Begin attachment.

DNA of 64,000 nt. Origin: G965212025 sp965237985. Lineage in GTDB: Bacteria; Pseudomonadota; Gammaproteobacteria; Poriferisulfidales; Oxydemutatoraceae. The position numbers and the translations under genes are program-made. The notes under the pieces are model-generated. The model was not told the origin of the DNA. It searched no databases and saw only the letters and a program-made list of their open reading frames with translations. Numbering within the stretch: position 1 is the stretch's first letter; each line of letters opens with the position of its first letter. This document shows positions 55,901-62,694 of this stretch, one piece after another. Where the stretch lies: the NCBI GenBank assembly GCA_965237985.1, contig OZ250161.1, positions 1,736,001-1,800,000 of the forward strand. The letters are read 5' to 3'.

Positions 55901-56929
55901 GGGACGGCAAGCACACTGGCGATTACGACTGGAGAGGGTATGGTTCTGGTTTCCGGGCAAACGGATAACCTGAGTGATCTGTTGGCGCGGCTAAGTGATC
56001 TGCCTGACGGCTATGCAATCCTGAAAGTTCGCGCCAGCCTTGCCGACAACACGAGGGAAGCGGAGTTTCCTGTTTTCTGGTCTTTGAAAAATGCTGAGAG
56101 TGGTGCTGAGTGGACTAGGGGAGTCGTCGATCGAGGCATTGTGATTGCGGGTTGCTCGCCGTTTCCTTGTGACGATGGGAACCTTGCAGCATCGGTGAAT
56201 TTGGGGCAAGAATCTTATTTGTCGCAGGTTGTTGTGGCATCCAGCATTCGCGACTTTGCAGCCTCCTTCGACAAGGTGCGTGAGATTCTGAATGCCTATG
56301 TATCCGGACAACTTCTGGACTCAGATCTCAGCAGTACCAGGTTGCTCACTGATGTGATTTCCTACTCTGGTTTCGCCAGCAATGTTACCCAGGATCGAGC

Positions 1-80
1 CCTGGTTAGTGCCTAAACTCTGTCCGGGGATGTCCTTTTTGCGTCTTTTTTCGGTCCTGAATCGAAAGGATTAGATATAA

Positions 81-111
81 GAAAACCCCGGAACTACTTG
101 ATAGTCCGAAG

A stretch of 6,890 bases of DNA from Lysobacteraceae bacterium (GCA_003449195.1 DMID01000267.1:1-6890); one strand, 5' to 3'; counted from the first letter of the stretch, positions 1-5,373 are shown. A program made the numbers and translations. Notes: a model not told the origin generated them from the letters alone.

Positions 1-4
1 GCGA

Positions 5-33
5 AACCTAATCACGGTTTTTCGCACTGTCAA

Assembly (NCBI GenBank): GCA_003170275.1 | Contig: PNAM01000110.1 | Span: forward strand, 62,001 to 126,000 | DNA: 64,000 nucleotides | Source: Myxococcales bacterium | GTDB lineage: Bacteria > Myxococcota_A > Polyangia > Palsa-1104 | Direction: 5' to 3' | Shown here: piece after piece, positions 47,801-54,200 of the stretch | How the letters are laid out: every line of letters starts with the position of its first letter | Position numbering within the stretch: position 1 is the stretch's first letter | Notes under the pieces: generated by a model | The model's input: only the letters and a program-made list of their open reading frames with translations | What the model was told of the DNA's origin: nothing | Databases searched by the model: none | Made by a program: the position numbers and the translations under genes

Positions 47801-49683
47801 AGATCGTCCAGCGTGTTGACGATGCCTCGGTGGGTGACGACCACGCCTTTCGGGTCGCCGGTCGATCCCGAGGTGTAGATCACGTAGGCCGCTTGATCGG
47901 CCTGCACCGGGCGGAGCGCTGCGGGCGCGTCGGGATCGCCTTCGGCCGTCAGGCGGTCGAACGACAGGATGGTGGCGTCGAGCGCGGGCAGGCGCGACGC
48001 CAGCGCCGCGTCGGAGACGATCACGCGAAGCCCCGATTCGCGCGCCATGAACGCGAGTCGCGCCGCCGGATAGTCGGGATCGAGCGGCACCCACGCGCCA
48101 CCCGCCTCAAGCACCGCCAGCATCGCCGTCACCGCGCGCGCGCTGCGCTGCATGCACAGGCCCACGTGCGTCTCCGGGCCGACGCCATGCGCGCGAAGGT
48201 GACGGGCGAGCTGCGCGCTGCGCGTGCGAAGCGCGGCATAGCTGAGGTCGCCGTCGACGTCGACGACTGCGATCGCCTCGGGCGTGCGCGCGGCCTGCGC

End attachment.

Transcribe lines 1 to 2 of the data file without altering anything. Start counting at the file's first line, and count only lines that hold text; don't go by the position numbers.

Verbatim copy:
DNA of 64,000 nt. Origin: G965212025 sp965237985. Lineage in GTDB: Bacteria; Pseudomonadota; Gammaproteobacteria; Poriferisulfidales; Oxydemutatoraceae. The position numbers and the translations under genes are program-made. The notes under the pieces are model-generated. The model was not told the origin of the DNA. It searched no databases and saw only the letters and a program-made list of their open reading frames with translations. Numbering within the stretch: position 1 is the stretch's first letter; each line of letters opens with the position of its first letter. This document shows positions 55,901-62,694 of this stretch, one piece after another. Where the stretch lies: the NCBI GenBank assembly GCA_965237985.1, contig OZ250161.1, positions 1,736,001-1,800,000 of the forward strand. The letters are read 5' to 3'.

Positions 55901-56929